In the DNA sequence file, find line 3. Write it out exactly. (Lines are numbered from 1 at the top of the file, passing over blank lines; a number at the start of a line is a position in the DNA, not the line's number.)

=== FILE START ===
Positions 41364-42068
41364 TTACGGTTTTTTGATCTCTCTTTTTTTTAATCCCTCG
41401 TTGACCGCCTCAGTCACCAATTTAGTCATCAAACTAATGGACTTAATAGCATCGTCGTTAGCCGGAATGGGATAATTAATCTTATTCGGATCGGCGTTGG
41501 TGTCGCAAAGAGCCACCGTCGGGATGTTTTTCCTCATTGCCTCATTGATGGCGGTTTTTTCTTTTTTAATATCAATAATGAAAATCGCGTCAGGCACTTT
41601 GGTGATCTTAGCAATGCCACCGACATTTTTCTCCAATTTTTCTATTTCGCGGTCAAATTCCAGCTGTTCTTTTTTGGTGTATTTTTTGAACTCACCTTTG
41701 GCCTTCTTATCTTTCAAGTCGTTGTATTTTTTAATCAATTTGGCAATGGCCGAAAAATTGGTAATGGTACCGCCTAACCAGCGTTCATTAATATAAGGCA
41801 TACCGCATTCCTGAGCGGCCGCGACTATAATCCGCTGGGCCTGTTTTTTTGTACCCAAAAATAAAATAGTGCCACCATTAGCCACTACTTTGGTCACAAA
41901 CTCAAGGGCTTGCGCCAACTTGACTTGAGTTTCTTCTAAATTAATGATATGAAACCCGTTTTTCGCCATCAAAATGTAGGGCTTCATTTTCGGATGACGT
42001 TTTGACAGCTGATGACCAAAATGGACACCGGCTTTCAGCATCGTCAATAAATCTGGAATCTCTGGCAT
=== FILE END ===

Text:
41401 TTGACCGCCTCAGTCACCAATTTAGTCATCAAACTAATGGACTTAATAGCATCGTCGTTAGCCGGAATGGGATAATTAATCTTATTCGGATCGGCGTTGG